Health and Human Services budget cuts draw concern, dismay
By DAVID BROOKS
You don’t have to tell Bill Doherty of Merrimack, father of three grown children with autism, about the uncertainty that comes with state budget debates. He’s lived through it before.
Doherty’s eldest son, Robert, was about to turn 21 in 2011 when lawmakers made cuts to the state budget that removed much of the funding for transition services, which help the developmentally disabled when they turn 21 and become too old for school-based services.
“We started programs, not knowing if we were going to have them for another year. These kids can do so well, but have to keep them busy, repetition all the time; if you don’t do that, they’re going to regress,” Doherty recalled. “It was tough.”
Happily, he said, “Rob never regressed, and his services never got interrupted,” but it was touch and go. Now 23, Robert is living in enhanced family care in Nashua.
“He’s learning to be more independent,” said Doherty.
But this year Bonnie, the next-oldest child of Doherty and his wife, Mary Ellen, is about to turn 21, and a budget being considered by the New Hampshire House Finance Committee would once again cut transition funds.
Social service groups such as Gateways Community Services in Nashua, which connected The Telegraph with Doherty, are expressing alarm over the committee’s proposed reductions to Department and Health and Human Services budget, compared to the budget put forward by Gov. Maggie Hassan.
The most prominent votes by the committee includes a decision not to renew the expansion of Medicaid services beyond the end of 2016, to remove about $10.5 million from services such as home meal delivery for the elderly, and to delay by a year the summer opening of a 10-bed crisis unit at New Hampshire Hospital,
House finance officials have said the state cannot afford that level of spending, especially because of increased costs due to two recent legal settlements, one involving the state’s mental health system and another involving the Medicaid Enhancement Tax.
Protests from affected social service agencies have been building since, many of them saying cuts will end up costing more because they will lead to more problems.
“The annual cost of Meals on Wheels is approximately $3,000 per client. The annual cost of a nursing home is in the tens of thousands of dollars – and much of the cost comes at taxpayer expense,” Richard Plamondon, chairman of the board of directors of St. Joseph Community Services, wrote in a letter regarding the Meals on Wheels program. “If this proposed reduction becomes a reality, the immediate and ongoing costs in increased health care and institutional expenses will dwarf any short-term savings.”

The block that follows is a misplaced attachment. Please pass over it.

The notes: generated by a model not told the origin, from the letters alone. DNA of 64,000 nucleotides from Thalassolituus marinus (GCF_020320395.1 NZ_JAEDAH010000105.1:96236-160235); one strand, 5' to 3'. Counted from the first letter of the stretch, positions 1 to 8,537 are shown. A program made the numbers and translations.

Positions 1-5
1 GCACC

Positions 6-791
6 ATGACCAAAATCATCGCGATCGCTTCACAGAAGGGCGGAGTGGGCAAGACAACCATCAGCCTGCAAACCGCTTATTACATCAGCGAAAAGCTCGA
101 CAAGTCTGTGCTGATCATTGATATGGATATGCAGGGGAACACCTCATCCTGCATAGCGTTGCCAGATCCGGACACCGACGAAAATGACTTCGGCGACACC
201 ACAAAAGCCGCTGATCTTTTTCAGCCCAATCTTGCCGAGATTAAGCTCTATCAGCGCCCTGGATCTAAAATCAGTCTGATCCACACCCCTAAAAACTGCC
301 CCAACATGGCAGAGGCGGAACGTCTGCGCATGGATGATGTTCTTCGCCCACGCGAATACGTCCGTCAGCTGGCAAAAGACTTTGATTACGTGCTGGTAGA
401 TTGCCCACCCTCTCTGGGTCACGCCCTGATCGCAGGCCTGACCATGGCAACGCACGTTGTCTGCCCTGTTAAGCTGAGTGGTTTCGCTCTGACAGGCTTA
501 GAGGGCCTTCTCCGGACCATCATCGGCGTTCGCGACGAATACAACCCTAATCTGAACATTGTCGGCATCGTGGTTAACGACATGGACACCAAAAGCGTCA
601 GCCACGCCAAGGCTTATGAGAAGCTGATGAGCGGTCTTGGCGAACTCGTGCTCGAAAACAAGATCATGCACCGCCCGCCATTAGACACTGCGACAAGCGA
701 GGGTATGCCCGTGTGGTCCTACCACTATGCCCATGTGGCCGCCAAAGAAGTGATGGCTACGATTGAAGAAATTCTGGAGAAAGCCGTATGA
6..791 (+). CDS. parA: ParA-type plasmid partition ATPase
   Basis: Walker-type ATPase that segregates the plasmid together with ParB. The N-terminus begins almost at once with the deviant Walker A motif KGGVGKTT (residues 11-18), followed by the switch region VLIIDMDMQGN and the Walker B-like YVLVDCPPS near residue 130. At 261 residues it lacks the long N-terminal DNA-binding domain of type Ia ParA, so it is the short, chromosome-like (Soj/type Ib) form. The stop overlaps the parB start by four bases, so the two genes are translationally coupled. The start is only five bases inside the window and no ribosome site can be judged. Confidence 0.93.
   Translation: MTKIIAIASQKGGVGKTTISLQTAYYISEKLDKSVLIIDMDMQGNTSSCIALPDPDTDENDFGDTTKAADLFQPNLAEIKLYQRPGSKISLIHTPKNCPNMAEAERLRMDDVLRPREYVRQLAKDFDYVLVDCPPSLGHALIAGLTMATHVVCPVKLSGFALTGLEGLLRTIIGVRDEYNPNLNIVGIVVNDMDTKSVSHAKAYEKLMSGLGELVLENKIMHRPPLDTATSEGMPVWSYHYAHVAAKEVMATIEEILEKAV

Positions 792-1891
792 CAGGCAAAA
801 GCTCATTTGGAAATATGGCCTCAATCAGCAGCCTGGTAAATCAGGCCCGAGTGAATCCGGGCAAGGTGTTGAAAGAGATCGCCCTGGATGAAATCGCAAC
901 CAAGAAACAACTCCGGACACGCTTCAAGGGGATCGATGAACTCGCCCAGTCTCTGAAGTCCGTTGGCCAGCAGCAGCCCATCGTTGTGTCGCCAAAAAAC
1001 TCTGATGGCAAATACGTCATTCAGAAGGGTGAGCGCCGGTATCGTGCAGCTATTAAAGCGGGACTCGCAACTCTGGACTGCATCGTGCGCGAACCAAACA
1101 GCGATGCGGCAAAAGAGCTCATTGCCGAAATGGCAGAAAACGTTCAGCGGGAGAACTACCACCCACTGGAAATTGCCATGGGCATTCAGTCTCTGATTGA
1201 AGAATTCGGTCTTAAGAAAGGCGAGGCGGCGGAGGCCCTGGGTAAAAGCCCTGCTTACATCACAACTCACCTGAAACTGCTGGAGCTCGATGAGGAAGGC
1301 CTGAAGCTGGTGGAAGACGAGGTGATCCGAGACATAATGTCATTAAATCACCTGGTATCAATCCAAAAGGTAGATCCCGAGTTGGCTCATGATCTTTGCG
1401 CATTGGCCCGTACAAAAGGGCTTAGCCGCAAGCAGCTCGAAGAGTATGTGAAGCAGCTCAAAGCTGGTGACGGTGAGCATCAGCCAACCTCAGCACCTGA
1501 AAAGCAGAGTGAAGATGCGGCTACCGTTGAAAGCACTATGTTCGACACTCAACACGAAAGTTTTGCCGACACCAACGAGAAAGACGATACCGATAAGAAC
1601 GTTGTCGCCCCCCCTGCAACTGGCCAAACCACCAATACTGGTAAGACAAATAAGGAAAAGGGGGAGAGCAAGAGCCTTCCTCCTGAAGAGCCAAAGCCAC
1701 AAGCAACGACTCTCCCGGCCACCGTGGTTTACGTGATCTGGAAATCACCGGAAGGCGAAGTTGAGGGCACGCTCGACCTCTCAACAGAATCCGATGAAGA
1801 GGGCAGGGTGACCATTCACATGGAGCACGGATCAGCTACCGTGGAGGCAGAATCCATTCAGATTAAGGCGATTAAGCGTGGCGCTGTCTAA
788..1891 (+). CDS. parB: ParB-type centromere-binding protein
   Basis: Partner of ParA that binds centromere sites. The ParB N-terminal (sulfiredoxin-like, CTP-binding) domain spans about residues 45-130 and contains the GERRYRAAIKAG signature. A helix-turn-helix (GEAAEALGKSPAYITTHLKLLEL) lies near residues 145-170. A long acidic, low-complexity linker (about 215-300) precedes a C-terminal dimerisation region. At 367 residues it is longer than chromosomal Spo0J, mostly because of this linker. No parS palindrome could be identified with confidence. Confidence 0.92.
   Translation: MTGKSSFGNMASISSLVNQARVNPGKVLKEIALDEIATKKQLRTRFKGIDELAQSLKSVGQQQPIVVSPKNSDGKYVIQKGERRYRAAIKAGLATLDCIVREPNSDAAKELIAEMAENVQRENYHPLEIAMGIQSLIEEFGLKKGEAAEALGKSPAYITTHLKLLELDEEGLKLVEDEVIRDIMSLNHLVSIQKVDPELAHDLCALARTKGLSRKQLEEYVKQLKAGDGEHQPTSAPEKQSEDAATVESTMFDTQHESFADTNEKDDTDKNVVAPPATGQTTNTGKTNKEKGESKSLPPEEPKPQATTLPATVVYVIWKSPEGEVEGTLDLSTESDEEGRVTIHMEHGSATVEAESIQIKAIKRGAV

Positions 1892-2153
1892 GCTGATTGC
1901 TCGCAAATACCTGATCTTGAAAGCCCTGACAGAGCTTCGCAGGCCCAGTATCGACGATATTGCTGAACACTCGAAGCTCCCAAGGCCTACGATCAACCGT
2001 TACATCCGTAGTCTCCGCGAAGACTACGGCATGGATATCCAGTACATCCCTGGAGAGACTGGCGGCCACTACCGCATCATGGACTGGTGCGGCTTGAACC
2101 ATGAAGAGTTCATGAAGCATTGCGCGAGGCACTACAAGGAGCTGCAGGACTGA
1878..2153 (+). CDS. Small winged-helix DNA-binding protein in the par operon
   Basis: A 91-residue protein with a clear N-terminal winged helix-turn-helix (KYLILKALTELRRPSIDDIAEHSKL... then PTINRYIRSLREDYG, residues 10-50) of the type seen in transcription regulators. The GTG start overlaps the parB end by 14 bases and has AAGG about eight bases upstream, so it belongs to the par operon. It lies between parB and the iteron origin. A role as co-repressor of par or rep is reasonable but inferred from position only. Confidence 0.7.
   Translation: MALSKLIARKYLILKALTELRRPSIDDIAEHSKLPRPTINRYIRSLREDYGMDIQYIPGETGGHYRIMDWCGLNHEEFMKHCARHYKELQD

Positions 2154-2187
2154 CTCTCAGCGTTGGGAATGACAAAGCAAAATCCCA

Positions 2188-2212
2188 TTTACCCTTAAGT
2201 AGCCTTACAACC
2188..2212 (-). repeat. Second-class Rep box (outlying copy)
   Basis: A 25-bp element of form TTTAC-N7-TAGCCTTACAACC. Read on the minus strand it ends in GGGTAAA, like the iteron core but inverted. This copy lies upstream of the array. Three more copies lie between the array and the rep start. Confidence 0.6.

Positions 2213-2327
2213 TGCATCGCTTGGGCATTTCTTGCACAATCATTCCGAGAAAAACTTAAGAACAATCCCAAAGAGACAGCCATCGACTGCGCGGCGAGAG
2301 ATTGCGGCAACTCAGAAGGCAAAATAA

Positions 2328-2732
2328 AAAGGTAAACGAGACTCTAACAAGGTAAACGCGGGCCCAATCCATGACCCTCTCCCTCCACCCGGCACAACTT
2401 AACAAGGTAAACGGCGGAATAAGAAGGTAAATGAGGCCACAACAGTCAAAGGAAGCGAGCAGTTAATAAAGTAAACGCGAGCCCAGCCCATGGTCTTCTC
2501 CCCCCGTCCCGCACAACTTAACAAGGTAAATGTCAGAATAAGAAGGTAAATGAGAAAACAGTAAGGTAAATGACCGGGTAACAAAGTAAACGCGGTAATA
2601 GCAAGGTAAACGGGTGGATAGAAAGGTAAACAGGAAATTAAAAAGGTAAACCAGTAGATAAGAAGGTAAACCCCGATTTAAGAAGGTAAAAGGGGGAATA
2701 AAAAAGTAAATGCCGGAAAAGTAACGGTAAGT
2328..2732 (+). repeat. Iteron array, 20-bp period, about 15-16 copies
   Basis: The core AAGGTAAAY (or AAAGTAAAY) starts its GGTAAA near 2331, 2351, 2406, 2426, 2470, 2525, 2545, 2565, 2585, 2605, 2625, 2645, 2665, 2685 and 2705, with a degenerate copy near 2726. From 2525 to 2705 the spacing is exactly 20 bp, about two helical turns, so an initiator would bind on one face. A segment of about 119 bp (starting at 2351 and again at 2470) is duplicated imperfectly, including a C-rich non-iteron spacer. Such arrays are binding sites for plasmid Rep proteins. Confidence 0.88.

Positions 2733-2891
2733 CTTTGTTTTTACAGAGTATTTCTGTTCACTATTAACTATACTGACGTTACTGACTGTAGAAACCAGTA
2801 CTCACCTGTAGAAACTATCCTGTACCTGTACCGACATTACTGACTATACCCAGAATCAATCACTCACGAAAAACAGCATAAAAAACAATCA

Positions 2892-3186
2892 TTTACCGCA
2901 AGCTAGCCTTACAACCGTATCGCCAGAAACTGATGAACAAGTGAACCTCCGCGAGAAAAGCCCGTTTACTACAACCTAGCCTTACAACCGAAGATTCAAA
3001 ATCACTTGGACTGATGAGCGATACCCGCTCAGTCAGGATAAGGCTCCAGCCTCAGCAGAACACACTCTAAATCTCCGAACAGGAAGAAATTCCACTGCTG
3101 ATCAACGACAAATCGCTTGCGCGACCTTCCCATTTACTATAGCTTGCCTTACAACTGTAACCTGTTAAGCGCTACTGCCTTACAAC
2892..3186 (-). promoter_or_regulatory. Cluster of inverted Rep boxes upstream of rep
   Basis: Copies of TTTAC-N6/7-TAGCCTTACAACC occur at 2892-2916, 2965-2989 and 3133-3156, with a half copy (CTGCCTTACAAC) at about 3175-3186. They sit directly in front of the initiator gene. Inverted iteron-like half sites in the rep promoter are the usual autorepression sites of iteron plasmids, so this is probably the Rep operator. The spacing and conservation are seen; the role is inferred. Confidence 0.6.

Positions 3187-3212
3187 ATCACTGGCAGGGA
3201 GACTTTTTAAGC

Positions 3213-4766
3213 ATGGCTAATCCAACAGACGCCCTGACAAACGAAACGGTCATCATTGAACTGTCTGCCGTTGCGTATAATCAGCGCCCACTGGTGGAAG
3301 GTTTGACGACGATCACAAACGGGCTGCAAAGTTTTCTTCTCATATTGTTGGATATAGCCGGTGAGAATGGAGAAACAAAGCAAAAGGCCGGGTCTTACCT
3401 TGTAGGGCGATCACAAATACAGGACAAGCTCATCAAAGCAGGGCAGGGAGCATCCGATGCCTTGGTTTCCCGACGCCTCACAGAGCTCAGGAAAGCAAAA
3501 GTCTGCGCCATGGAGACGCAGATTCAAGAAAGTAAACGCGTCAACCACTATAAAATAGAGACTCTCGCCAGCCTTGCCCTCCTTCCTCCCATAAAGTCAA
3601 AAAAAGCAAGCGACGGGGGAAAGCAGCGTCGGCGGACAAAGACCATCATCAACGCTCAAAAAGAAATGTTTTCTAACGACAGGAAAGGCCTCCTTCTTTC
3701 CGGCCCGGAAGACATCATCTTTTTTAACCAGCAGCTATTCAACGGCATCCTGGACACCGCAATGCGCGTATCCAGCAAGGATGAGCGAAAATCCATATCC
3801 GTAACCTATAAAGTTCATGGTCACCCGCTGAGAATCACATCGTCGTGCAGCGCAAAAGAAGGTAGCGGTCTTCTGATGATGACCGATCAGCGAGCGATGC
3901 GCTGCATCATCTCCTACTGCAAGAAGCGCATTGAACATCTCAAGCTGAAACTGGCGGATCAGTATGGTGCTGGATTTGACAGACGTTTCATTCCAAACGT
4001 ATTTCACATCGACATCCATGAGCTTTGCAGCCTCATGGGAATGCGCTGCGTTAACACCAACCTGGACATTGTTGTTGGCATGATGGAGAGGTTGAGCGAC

“I’ve never seen anything this dramatic to development disability services in my career, and my career is pretty long at this point,” said Sandra Pelletier, executive director of Gateways Community Services, which has about 3,000 developmentally disabled clients – 80 percent of them living with their families rather than in group facilities – throughout Greater Nashua.
Pelletier said the proposed budget, which will be the subject of a committee vote Wednesday, would cut $53 million in state aid and associated federal aid to Department of Developmental Services agencies including Gateways, as compared to the proposal from Gov. Maggie Hassan. That’s about one-fifth of its proposed $259 budget.
Elsewhere in Nashua, Bridges, which provides support for victims of domestic and sexual violence, is facing a loss of about $32,000 from a pool of grant money for shelters. The effect on its emergency shelter in the city, open for people fleeing abuse, is uncertain, said Dawn Reams, executive director of Bridges.
There’s even a chance that the shelter, which has operated since 1980, might close.
“Since 2011 most of our income streams have been cut. We have eliminated two staff positions, reduced services providing. … (Closing) would be definitely be a conversation we would have to have,” said Reams.
A variety of protests and public actions have been planned in an attempt to sway House lawmakers. A group called New Futures, for example, is recruiting 300 people to lie down on the State House plaza in front on Wednesday morning, as legislators show up for the session, “to represent the 300 citizens that our state lost to drug overdoses in 2014.”
The project, which they’re labelling a “die-in,” is designed to draw media attention. “We encourage the theatrical,” says a statement sent to potential participants.
Bill Doherty, who has testified in Congress about service issues in the past, expects he’ll be doing it again as the budget works its way through the House and Senate.
“They don’t understand – clearly, they don’t understand. In the long run it’s going to cost them more,” he said. “What it does to the kids is just sad.”